# Solve Calculus Assignment: Show x^3 - 3kx + 1 ≠ 0 & Find Discontinuity of u(x)

• ChocHeartz
If you find no roots, then it means that the function is monotonic. If you find two roots, then the function is not monotonic and therefore has two distinct roots. For the second question, as HallsofIvy said, the unit step function is defined as 0 for x< 0 and 1 for x>= 0. So for part a, you need to find where the function switches from 0 to 1 or 1 to 0. And for part b, you need to find where the function is discontinuous (not continuous) since the unit step function is continuous except at 0.

#### ChocHeartz

1.Show that x^3 - 3kx + 1 = 0 does not have two distinct roots when k<0

2.Locate the points of discontinuity for the functions :
a.) f(x)= 2u(x-3)-u(x-4)
b.) g(x)= [u(x)-u(x-pie/2)

u(x) is a unit step function.

Could u guys help me out, I have no idea how to solve this..

The statement in number 1 is false if take into account complex roots. Otherwise:

1. For a polynomial of degree 3, there are 3 possibilities. One root, two roots or three roots.

For one root, the limits as the function goes to infinity and minus infinity are opposite in sign (these limits are either infinity or minus infinity). Also, the derivative has either 0 or 1 root.

For two roots, the limits as the function goes to infinity and minus infinity have the same sign (these limits are either infinity or minus infinity). Also, the derivative has one root.

For one root, the limits as the function goes to infinity and minus infinity are opposite in sign (these limits are either infinity or minus infinity). Also, the derivative has two roots.

As for the second question, I think there's an infinite number of points at which the functions are discontinuous... number a is pretty obvious since the numbers in the displacement transformations are integers. As for b), look at u(1) and u (pi/2 - pi/2). It should help.

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I'm aware of those criterias, but I'm still not sure how to show that it doesn't have 2 distinct roots..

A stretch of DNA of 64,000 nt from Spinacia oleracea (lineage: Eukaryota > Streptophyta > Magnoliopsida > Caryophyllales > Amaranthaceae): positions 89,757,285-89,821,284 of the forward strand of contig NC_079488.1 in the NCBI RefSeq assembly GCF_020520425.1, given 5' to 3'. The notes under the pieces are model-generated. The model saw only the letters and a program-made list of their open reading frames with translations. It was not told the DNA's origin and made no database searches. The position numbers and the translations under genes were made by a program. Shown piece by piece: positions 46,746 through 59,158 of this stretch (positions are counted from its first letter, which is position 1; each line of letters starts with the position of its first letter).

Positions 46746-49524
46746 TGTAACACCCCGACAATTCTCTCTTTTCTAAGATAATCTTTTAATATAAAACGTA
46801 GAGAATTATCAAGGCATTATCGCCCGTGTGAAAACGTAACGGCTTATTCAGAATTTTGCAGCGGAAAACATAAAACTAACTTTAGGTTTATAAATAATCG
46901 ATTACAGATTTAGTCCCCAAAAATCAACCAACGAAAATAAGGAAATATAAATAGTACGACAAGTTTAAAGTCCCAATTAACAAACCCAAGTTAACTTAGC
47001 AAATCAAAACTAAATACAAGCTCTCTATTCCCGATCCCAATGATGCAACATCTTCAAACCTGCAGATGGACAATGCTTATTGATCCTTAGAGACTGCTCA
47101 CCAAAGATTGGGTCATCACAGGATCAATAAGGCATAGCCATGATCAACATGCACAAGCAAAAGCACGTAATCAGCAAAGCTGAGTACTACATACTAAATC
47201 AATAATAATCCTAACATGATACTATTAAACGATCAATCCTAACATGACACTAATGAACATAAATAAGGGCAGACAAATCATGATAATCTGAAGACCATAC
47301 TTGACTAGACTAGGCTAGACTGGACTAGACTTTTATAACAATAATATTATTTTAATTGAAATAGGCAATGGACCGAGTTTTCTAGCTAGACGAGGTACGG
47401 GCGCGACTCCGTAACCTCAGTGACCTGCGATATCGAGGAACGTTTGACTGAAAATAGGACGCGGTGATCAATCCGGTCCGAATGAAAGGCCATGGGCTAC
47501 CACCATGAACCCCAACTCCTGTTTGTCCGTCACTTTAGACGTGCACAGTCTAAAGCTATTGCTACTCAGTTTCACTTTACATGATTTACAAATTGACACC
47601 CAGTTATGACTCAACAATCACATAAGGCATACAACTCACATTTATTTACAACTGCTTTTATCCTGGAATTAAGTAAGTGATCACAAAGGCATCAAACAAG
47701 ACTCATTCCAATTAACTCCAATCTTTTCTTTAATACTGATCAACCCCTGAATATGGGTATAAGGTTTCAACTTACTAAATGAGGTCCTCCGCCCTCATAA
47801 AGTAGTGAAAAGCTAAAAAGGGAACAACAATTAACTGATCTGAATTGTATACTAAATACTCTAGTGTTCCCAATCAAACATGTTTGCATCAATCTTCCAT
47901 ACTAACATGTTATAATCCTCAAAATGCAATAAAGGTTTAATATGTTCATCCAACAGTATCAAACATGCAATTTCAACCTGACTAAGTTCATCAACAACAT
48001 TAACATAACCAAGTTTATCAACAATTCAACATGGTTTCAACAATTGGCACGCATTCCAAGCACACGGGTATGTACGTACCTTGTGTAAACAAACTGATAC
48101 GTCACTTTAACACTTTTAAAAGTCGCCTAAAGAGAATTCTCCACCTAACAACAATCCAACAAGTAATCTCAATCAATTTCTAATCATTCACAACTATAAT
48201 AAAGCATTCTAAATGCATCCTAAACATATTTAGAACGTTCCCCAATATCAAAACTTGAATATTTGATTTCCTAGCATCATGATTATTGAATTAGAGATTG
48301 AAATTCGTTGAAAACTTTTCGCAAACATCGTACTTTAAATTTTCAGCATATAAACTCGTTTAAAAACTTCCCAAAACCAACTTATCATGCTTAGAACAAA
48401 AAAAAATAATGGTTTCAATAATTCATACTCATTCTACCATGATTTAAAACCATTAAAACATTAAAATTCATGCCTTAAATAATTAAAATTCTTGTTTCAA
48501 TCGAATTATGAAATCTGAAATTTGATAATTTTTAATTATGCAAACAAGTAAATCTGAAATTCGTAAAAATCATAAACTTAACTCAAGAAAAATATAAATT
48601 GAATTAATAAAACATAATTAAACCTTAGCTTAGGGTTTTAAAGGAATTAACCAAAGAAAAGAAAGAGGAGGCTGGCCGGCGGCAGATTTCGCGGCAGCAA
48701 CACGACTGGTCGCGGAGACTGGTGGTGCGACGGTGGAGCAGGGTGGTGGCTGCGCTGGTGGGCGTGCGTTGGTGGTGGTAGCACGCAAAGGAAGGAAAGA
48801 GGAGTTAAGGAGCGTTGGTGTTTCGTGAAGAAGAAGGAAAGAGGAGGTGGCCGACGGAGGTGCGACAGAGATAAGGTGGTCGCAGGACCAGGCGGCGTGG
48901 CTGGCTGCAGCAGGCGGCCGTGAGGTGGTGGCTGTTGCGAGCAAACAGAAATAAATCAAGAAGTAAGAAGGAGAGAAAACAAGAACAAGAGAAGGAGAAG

ignoring imaginary roots?

Assuming that by "does not have two distinct roots" you mean "has only one real root", then you need to show that the function is monotonic- always increasing or always decreasing. Do you know how to use the derivative to do that?

For
2.Locate the points of discontinuity for the functions :
a.) f(x)= 2u(x-3)-u(x-4)
b.) g(x)= [u(x)-u(x-pie/2)
what is the definition of "point of discontinuity"? How would you recognize one? Are you able to draw the graphs of these functions? You say "u(x) is a unit step function". What does that mean? Can you graph u(x)?

There are several reasons for asking people to show what work they have done on problems. One, of course, is that the more work you put into a problem yourself, the more you will learn from it- far more than seeing how another person solved the problem. Another is that we are able to see what techniques you have for solving problems- there are typically many ways to solve any given problem.

If you are given a homework problem where you honestly have no idea at all how to even start, you have a serious problem that we can't help you with- go to your teacher and throw yourself on his/her mercy!

Thanks Ivy, I think I kinda got the idea of how to solve the first question..

About the 2nd one, I'm not sure what's unit step function, my lecturer has never mentioned it, even my friends r not sure about it..That's y I'm not sure how to approach the question when it comes to dealing with step function..Point of discontinuity is the point x where the line on the graph is not continuous..

I really appreciate the replies..

The unit step function (also called the Heaviside function) is 0 for x< 0,
1 for x>= 0. It is continuous everywhere except at 0. Of course, u(x-3) is 0 for all x-3< 0 and 1 for all x-3>=0. In other words for x< 3 and x>=3. u(x-3) is discontinuous at x- 3= 0 or x= 3.

ChocHeartz, when derivate the function, you find a second degree polynomial. Then you check for roots.